But this won’t last forever. I learned the second time around to accept it. Fighting or resisting the inevitable only fanned the flames and made me feel worse.
Instead, relish the fact that someone else will bring you breakfast in bed or clean the kitchen. That you don’t have to change diapers because you’re breastfeeding. And that you’re encouraged to rest and relax to produce milk and bond with the baby.
5. You’re scared your body will change (or won’t go back to normal)
You forget your body doesn’t shrink to its pre-pregnancy size right after delivery. In fact, you’ll still look six months pregnant. And whether you breastfeed or not, your breasts will change as well.
For some, this might be a welcome change. For others, you dread the thought of you breasts getting any larger. You already have back problems with your regular cup size. Now you’re dealing with even larger breasts.
You’re also scared about what happens to your body after you stop breastfeeding. Will your breasts look deflated like old balloons, you wonder?
Why you shouldn’t feel scared: By now, you’re used to your body changing. Your belly is large, your body is swelling, and everything changes for the baby. You’ll find breastfeeding support for your changing body as well.
And your body does go back to normal. They seem small after weaning from breastfeeding because you’re used to its new size. Your breasts won’t shrink to a size less than what you had pre-pregnancy.
6. You’re scared breastfeeding will be sexually stimulating
Some women are concerned about what breastfeeding will do their mental state. Even though breasts are for nursing, we’ve grown used to it becoming sexualized. As a first time mom, it can be hard to peel away this thought and you worry how strange this will feel nursing a baby.
Why you shouldn’t feel scared: There is nothing sexual about a baby breastfeeding. You’re in a different mental state. Sleep deprivation leaves you with no sexual inclinations whatsoever when your baby is nursing. Breastfeeding will make you feel relaxed because of hormones, but not in a sexual way.
7. You feel scared of failing with breastfeeding
You’ve heard the debates. The mom guilt. How important breastfeeding is for you and your child. Long before you’ve even started, you’re afraid of not being able to breastfeed. You worry you don’t have what it takes to meet your goals. Maybe you weren’t able to breastfeed the first time around, or you don’t think you have it in you to keep going.
Why you shouldn’t feel scared: It’s funny how I view breastfeeding. On one hand, I write articles on the blog about how to stay motivated with breastfeeding. But I’m also a big advocate of doing what works for you. If that means quitting or not even starting, that’s okay.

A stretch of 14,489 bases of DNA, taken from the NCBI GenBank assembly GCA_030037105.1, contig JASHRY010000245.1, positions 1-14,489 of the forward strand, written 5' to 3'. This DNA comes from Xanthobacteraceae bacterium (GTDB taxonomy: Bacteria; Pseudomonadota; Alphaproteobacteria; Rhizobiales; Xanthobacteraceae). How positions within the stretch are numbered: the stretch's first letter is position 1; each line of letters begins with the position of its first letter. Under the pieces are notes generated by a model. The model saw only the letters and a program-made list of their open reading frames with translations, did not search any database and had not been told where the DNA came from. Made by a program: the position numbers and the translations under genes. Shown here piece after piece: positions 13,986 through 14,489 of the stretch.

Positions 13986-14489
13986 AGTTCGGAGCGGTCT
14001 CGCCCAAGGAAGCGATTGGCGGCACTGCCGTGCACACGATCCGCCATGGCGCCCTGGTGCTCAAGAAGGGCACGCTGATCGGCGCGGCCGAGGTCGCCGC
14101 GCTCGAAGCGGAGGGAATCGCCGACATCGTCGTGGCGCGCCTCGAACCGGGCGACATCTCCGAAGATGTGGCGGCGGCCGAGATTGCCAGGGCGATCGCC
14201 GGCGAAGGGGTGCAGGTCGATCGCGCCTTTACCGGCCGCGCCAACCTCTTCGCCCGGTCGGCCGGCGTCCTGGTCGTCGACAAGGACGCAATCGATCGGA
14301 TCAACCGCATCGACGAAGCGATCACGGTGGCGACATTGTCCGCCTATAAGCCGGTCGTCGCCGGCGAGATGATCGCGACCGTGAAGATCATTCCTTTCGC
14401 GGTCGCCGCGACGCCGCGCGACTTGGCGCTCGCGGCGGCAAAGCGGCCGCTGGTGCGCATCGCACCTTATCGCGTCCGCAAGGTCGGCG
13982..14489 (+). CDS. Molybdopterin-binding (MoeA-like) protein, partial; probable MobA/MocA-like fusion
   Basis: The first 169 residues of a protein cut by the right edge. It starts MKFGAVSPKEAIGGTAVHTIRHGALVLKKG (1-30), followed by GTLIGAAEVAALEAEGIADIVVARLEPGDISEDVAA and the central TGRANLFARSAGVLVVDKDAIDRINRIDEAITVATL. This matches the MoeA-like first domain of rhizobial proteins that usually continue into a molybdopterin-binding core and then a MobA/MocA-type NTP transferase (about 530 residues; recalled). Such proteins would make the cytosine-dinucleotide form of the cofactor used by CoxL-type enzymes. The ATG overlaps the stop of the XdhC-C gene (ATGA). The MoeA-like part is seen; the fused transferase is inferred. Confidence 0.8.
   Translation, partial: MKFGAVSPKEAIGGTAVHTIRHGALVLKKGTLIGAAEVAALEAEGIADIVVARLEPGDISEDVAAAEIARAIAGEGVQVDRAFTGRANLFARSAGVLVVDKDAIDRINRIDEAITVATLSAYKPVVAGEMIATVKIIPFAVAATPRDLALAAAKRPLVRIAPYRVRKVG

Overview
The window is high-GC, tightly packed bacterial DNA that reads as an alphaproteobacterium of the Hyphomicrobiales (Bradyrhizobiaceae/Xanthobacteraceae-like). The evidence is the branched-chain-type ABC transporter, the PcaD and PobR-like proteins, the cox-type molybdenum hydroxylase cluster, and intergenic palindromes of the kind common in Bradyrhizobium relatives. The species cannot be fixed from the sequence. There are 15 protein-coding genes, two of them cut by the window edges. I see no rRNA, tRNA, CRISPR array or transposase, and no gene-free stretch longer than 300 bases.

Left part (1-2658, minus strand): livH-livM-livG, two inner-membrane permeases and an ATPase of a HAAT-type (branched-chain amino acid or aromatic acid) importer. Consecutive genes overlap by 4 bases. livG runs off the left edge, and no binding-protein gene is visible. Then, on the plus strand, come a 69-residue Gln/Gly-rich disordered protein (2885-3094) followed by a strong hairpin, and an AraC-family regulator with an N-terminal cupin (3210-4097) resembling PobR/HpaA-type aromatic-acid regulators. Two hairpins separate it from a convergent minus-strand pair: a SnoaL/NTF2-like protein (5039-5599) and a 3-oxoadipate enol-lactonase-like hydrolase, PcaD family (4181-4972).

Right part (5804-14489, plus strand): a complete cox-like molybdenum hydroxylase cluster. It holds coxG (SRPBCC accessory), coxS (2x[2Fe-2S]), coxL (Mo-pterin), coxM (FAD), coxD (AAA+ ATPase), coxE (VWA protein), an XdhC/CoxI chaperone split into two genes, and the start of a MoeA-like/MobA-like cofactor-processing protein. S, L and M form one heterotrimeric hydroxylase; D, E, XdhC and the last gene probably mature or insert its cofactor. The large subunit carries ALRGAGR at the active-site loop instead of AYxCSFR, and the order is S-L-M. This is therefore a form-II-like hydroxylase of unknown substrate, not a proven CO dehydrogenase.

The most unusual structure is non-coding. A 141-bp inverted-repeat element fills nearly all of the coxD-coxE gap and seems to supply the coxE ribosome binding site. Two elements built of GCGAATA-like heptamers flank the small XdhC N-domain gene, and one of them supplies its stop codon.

Probably not what you thought you’d hear. But letting go of this pressure is one of the best things you can do for yourself. I pushed myself every day to keep going, but I always told myself that if it got too hard, I could always stop. That it didn’t make me any less of a mom, or that I failed my kids.
The less you tie breastfeeding as a measure of your self worth, the more successful you’ll be as a mom. This doesn’t mean you’ll breastfeed longer. But you’ll see yourself as a mom—a great one—regardless of how long or whether you breastfeed or not.
Feeling scared to breastfeed is normal for many moms. You feel scared to nurse in public or have your milk leak for all to see. You don’t want to feel tied down to round the clock breastfeeding and wonder if breastfeeding will hurt or that your body won’t go back to normal. And you dread the possibility of failing at something you want.
Though normal to feel scared to breastfeed, you also know how to overcome these fears. You’ll find ways to make it work. You’ll take practical steps like using a nursing cover or nursing pads. And you’ll shift your mindset to accepting your current situation instead of resisting it.
And breastfeeding can be successful for you and your baby, regardless of your fears.
Get more tips on breastfeeding and parenting:
- Essential Things You Need After Giving Birth
- When is Parenting Hard?
- 7 Breastfeeding Essentials to Keep You Motivated
Tell me in the comments: Are you scared to breastfeed? How do you cope with feeling terrified of breastfeeding?
Download Your Feeding and Diaper Tracker
Did you know that tracking your baby's feedings and diaper changes is important, especially in the newborn stage? Now you can download my free printable tracker—at no cost to you—that lets you do just that! This tracker has been a lifesaver for me and over 30,000 parents who've downloaded this PDF. Don't keep all this information in your head: Join my newsletter and grab your tracker!